People Interpret Robotic Non-linguistic Utterances Categorically
MetadataShow full item record
© 2015, Springer Science+Business Media Dordrecht. We present results of an experiment probing whether adults exhibit categorical perception when affectively rating robot-like sounds (Non-linguistic Utterances). The experimental design followed the traditional methodology from the psychology domain for measuring categorical perception: stimulus continua for robot sounds were presented to subjects, who were asked to complete a discrimination and an identification task. In the former subjects were asked to rate whether stimulus pairs were affectively different, while in the latter they were asked to rate single stimuli affectively. The experiment confirms that Non-linguistic Utterances can convey affect and that they are drawn towards prototypical emotions, confirming that people show categorical perception at a level of inferred affective meaning when hearing robot-like sounds. We speculate on how these insights can be used to automatically design and generate affect-laden robot-like utterances.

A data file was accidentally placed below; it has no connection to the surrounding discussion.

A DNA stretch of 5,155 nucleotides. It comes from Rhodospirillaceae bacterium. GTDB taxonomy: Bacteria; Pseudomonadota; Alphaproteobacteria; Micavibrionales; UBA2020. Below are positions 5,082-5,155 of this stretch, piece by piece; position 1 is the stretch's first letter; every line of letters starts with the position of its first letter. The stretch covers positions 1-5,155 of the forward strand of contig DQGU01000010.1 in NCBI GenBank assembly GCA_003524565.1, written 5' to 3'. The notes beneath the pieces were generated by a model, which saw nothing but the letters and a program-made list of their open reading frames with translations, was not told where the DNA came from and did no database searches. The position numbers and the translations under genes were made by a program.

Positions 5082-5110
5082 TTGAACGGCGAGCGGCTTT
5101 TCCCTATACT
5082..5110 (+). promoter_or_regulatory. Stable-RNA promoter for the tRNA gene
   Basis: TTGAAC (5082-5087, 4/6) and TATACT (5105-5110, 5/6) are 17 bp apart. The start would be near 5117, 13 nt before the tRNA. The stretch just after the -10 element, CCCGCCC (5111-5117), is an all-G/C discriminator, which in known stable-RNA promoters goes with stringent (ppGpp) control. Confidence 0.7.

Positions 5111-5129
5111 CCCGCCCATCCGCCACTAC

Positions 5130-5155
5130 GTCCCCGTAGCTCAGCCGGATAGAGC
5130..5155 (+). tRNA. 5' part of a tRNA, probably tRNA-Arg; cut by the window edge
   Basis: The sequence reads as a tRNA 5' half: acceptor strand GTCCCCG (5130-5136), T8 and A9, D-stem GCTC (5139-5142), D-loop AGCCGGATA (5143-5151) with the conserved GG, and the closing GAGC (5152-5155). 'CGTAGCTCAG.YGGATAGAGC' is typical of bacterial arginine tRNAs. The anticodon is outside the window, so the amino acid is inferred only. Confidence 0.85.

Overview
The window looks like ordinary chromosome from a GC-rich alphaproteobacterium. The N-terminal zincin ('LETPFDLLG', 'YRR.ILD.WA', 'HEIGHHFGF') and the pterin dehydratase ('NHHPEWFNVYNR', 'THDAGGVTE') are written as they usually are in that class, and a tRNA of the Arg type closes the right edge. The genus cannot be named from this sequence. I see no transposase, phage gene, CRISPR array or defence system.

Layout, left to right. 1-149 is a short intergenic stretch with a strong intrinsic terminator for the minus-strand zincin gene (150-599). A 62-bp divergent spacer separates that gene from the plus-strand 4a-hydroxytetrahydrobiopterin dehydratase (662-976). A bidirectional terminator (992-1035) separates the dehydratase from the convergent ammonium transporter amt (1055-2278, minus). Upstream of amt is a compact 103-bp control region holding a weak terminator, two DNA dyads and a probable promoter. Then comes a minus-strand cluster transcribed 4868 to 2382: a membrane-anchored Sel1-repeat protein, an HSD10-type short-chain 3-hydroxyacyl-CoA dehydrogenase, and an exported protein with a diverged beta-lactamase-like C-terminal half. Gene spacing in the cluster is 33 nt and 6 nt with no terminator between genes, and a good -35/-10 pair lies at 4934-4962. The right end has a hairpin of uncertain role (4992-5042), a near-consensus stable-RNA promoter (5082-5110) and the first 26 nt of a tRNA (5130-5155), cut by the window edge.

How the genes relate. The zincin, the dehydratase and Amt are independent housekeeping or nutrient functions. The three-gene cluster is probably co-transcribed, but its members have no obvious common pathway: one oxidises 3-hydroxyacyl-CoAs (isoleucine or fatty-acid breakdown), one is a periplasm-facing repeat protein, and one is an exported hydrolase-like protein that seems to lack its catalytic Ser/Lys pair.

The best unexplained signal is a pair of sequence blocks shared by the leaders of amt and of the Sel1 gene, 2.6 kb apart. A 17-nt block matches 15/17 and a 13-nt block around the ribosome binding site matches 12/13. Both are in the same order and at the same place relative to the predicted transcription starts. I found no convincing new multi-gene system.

The following license files are associated with this item: